White bowl with pasta topped with Bolognese sauce and freshly grated cheese

How to Make Ragù alla Bolognese

How to make a delicious Bolognese sauce from scratch

Bolognese is my favorite meat sauce to make, and I’ve been making it for years from scratch. I’ve always found it to be much more flavorful with a meatloaf mix of ground beef, lamb, and pork. A dry red wine provides a bold flavor to the sauce.

After my travels in Italy and experiencing farm-to-table food, I became interested in learning more about Italian cuisine and becoming more in touch with my Italian roots. I’m part Italian, with my father’s family originating from Carrara, a small town known for marble, and located in northern Tuscany. (In relation to Florence, it’s northwest of Florence, close to the coast.)

A Brief History of Bolognese Sauce, ragù alla bolognese

Bolognese is a meat-based sauce, traditionally made in Bologna, Italy and typically served with tagliatelle pasta. The recipe first appeared in Pellegrino Artusi cookbook, “La Scienza in Cucina e L’arte di Mangier Bene” (Science in the Kitchen and the Art of Eating Well) first published in 1891. The recipe called for a veal filet along with pancetta. Pancetta literally means from the belly of the pig.

Diced onions and carrots in a dutch oven with a wooden spoon
Minced onions, carrots, and celery

What type of wine to cook with

Cooking with wine provides a delicious flavor to dishes. Be careful not to use too much wine. Too much wine can give the dish too much of a wine flavor. Allow the alcohol to cook off. This recipe calls for a dry red wine. In the past, I’ve tried cooking it with white wine. There are different variations of Bolognese sauce that call for white wine. In comparison, I’ve found that white wine have a rich flavor like red wine does.

The best wine I’ve cooked with for this recipe is Chianti. If you don’t have Chianti, any dry, red wine will do well.

Topped with Cheese

What type of cheese that’s used really matters in this dish. We’ve always used freshly grated Parmigiano Reggiano. The origins of its name come from the area in which it is produced – the provinces of Parma, Reggio Emilia, Modena, Bologna to the left of the river Reno, and Mantua to the right of the river Po. The word Parmigiano comes from the adjective for Parma, and Reggiano refers to Reggio Emilia.

One of the approved ingredients is raw cow milk, which is special because of its unique and intense bacterial activity. The cows’ feed consists of local forage, grass, and hay. There are even strict specifications on what the cows can be fed. They cannot be fed any silage or fermented foods, which are banned from being fed to them. There are particular breeds of cows that the producers must use. All of these measures are to ensure the best quality of cheese.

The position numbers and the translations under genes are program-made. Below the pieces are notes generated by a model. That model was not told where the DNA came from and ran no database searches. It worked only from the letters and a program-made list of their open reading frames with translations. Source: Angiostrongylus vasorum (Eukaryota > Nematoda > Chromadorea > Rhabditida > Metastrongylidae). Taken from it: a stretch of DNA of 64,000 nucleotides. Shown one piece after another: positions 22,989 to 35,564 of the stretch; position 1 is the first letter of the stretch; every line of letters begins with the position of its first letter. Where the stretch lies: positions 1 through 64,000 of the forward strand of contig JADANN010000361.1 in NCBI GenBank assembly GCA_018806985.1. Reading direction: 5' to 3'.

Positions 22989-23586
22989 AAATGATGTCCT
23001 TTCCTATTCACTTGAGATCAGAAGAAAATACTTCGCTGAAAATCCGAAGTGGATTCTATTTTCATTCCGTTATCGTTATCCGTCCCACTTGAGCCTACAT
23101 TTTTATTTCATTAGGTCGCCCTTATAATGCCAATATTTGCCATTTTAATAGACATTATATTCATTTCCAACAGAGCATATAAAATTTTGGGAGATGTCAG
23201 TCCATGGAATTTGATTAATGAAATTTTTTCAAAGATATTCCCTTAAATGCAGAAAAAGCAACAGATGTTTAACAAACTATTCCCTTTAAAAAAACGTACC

Pecorino Romano is a good substitute because of its similar taste to Parmigiano Reggiano. It is made from sheep’s milk instead of cow’s milk. In my opinion it is a harder cheese and saltier. Pecorino Romano uses raw sheep’s milk.

One package of ground pork and one package of ground beef on a cutting board
Packages of Ground Beef and Pork

Ragù alla Bolognese

How to make Bolognese sauce from scratch

  • Dutch oven
  • knife
  • cutting board
  • wooden spoon
  • 1/2 lb ground pork
  • 1/2 lb ground beef
  • 1/2 lb ground lamb ((optional))
  • extra virgin olive oil (enough to coat bottom of dutch oven)
  • 2 oz pancetta ((minced, optional))
  • 1 large onion (minced)
  • 2 carrots (minced)
  • 2 s celery (minced)
  • 1/2 cup dry red wine
  • 1 can crushed tomatoes
  • 1 can tomato sauce
  • beef or chicken broth (optional)
  • salt (to taste)
  • Parmigiano Reggiano
  1. Starting with medium heat on the stove, drizzle oil in the bottom of the Dutch oven, using enough to coat the bottom. If you are using pancetta, mince it and mince the vegetables. Add the pancetta and the vegetables into the Dutch oven and sauté.

  2. Once the onion is golden, add the ground meat and continue cooking until the meat has been browned.

  3. After the meat has been browned, stir in the wine and cook until it has evaporated.

  4. Once the alcohol has cooked off from the wine, add the crushed tomatoes and tomato sauce. Depending on how thick you would like to make the sauce, ladle in broth for the consistency desired. Keep in mind that as the sauce cooks, it will thicken so more liquid may be required. Add seasoning to taste.

  5. Bring the sauce to a light boil and then reduce heat to low. The sauce should then simmer for at least 2 hours. The longer the sauce cooks simmer, the more flavorful it becomes.

  6. Serve over pasta and top with a generous amount of cheese.

Main Course
Bolognese, Homemade pasta sauce, Homemade Sauce, Ragu

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